- HOW. This variable describes how the apocalypse will take place, which can be through alien invasions, planetary collisions, or through events outlined in the book of Revelation. This variable usually expands the WHY variable through horrendous events, such as very strong earthquakes. This can be said as the third most interesting variable, and is often the source of ideas for entertainment firms such as Hollywood.
- TODO. This usually tells people what they should do to survive the apocalypse or, in case of the second coming, how to be saved. Common TODOs include repentance and food stockpiling.
- BY. This is the person/s who has/have predicted the destruction. This is a very useful variable in my opinion, for sometimes it helps the public calm down when the person has a history of failed predictions.
It cannot actually be helped that there is such a thing as a “prediction flowchart”, since all predictions to date have failed (see the DISCLAIMER argument for discussion). The usual process is that when an initial prediction fails to pass, the predictor almost always says that he/she miscalculated/misinterpreted something, then proceeds to publish a revised date with an accompanying explanation of the encountered “anomaly”. A case in point is the predictions of Harold Camping on 2011, which have cast fear upon the Filipino people during that time.
Even the scientifically accepted date of the end of the world, the time when the sun expands to a red giant as it nears the end of its life, is not expressed in exact dates but in estimates. But then, it still can be said that this prediction follows the flowchart, for it may be revised as man gain more knowledge about the interactions of astronomical bodies in space.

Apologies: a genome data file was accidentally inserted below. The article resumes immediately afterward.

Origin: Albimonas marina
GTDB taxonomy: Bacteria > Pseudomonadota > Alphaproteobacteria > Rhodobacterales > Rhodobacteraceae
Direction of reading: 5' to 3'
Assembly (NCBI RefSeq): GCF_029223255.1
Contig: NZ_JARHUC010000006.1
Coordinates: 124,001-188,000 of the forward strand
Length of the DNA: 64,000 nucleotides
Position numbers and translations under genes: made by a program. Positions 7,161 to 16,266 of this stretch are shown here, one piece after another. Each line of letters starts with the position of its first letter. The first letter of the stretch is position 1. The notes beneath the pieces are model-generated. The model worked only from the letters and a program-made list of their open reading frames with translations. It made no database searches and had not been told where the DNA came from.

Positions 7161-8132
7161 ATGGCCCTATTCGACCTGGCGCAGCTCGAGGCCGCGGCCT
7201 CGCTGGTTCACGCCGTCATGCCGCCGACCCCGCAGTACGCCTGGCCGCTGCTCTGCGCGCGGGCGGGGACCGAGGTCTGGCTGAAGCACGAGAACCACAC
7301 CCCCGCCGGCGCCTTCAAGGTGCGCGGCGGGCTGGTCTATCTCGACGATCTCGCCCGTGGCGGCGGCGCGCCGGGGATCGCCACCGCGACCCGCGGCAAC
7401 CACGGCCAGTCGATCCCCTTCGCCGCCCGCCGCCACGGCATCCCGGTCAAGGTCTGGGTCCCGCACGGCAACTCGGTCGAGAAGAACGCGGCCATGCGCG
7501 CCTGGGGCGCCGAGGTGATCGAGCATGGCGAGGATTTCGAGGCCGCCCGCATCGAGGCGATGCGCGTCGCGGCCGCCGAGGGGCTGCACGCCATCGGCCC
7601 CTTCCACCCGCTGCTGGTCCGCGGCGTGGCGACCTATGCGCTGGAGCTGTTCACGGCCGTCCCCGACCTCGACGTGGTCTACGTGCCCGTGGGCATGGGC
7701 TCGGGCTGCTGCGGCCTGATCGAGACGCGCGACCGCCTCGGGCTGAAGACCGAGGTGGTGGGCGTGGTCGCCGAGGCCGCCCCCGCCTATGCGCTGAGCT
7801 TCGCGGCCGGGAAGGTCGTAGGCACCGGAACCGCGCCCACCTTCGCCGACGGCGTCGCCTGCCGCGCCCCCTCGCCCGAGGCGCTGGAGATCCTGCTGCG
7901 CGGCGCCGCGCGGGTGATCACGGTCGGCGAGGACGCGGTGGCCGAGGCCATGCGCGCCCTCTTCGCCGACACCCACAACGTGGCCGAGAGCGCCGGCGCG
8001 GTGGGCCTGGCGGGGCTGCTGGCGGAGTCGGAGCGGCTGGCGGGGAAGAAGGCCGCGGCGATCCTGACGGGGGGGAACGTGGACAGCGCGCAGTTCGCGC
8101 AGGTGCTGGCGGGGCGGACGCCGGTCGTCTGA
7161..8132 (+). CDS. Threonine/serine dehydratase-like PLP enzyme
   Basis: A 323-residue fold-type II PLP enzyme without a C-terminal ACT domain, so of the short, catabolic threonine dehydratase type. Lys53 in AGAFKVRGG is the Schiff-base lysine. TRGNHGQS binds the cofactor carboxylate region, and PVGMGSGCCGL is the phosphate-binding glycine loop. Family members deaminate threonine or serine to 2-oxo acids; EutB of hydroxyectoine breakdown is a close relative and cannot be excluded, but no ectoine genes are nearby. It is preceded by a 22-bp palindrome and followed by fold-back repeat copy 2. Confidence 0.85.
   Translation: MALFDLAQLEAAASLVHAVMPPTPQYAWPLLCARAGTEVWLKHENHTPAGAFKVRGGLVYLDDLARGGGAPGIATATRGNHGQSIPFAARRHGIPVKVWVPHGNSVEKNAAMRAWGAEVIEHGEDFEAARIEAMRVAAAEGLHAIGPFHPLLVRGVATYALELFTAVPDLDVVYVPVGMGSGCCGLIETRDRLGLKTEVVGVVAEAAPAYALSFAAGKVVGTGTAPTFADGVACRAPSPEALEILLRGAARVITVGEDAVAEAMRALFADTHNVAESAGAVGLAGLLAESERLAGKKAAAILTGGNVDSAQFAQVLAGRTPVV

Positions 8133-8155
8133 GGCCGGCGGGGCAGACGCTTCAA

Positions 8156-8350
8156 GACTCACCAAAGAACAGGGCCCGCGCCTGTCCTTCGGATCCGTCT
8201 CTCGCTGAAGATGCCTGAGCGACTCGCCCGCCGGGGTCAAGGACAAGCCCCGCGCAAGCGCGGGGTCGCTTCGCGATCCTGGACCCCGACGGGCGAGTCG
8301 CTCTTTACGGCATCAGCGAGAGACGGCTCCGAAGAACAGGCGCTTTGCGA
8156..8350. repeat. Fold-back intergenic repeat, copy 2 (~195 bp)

As far as end-of-the-world predictions go, we can only conclude the following facts.
- No one knows the exact time when the world will end.
- Many more predictions will come and go until the world truly ends.
But then, maybe the business of predicting the end of the world is not a waste of time, after all. Just like the entertainment industry, it is somewhat an easy way to be famous, though some do become infamous after their predictions fail. They can also serve as a meter to “measure” public gullibility and ignorance of some basic phenomena, for in most predictions the implications of simple events, which really have no implications at all if experts are to be consulted (e.g., the gravitational effect of galactic and planetary alignments to Earth), are explained through esoteric ways
Consulting again the Wikipedia article, it seems that the world is again due on May 19, 2013 according to Ronald Weinland. Following our template above, here is a summary of what he essentially talks about on his website (as of January 5, 2013).
WHAT: End of the world
WHEN: May 19, 2013
WHY: Second Coming of Christ
HOW: See book of Revelation*.
TODO: Repent and prepare
BY: Ronald Weinland**
DISCLAIMER: This is not true.
*This is an assumption, for his blog entries are really long and I’m not patient enough to read them.
**According to Wikipedia, this is his third prediction.
Let’s see each other again on May 20, 2013.